Cybercriminals have spoofed a number of Facebook ads as a Clubhouse app for PC users to target unsuspecting victims with malware, TechCrunch has learned.
TechCrunch was alerted Wednesday to Facebook ads linked to multiple Facebook pages impersonating Clubhouse, a drop-in audio chat app available on the iPhone.Clicking on the ad will open the website. The fake Clubhouse includes a mock-up of a PC app that doesn’t exist with download links to malicious apps.
Once opened, the malicious app will attempt to communicate with commands and the control server to receive instructions on what to do next. A sandboxed malware analysis showed that a malicious app tried to infect the device with ransomware.
But overnight, the fake Clubhouse website, hosted in Russia, went offline. In doing so, the malware was down as well, Guardicore̵7;s Amit Serper, which tested the malware in a sandbox on Thursday, said the malware received a server error and was not. Do more
It is not uncommon for cybercriminals to tailor their malware campaigns to the success of a very popular app.Clubhouse has been reported to have had more than 8 million downloads worldwide to date, despite the recent release of the Invite only That high demand has created a scramble to reverse engineer the app to create a bootleg version to bypass Clubhouse’s gated walls, but also to government censorship that the app has been blocked.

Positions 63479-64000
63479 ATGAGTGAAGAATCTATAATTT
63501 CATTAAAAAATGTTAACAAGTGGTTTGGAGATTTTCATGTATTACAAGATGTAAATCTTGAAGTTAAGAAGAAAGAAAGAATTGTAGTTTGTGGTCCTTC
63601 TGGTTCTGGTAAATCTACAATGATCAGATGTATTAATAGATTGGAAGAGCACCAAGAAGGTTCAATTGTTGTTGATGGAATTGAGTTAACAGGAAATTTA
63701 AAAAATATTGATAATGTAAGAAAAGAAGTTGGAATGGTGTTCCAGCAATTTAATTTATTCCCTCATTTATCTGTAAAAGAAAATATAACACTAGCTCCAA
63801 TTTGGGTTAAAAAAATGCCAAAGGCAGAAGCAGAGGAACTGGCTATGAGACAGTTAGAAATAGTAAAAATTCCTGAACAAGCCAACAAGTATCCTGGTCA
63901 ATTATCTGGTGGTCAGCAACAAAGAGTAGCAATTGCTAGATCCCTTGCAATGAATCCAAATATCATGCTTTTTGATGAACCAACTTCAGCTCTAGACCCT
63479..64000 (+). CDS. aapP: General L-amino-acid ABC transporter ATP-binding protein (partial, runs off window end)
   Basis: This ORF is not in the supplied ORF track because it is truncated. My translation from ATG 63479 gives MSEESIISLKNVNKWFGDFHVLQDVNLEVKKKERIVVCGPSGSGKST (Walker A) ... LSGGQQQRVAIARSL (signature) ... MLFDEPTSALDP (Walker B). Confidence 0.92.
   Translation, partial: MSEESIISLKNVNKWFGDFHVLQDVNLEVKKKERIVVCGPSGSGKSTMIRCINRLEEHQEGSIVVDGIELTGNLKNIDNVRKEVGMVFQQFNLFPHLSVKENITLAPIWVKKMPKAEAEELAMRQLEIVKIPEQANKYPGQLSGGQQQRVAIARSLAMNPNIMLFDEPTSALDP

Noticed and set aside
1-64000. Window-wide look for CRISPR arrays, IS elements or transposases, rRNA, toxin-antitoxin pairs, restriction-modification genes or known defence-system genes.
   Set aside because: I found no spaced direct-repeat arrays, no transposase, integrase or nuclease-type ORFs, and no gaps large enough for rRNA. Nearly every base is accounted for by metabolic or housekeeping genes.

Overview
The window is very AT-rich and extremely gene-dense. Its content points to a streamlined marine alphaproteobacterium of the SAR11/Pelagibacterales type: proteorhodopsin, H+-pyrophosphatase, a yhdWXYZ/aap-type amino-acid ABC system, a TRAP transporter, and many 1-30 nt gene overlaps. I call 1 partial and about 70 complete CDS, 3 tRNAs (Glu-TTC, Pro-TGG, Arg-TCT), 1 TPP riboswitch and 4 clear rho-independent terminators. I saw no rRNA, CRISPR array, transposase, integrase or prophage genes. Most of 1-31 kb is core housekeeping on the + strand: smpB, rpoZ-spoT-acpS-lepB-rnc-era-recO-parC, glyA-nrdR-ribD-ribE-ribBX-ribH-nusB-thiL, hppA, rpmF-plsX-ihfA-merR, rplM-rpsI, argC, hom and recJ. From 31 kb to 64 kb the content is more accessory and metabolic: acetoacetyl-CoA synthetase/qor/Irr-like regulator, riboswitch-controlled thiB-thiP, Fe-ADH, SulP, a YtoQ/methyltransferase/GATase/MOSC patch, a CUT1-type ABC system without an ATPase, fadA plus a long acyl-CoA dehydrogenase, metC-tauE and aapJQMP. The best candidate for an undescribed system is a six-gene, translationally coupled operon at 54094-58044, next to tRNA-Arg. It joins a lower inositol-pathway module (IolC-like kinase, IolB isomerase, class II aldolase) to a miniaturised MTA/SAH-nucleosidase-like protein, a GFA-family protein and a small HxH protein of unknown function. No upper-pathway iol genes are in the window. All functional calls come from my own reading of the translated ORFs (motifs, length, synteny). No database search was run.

Each Facebook page pretending to be a Clubhouse has only a handful of likes. But it remains active at the time of publication.Upon reaching Facebook, it will not tell you how many account owners have clicked on ads pointing to the fake Clubhouse website.
At least nine ads have been placed this week, between Tuesday and Thursday. Several ads said Clubhouse was “available for PC”, while the other was a picture of co-founders Paul Davidson and Rohan Seth. Clubhouse did not return requests for comment.
The ad has been removed from the Facebook ad library, but we have published a copy. It was not clear how the ads were created through Facebook’s processes in the first place.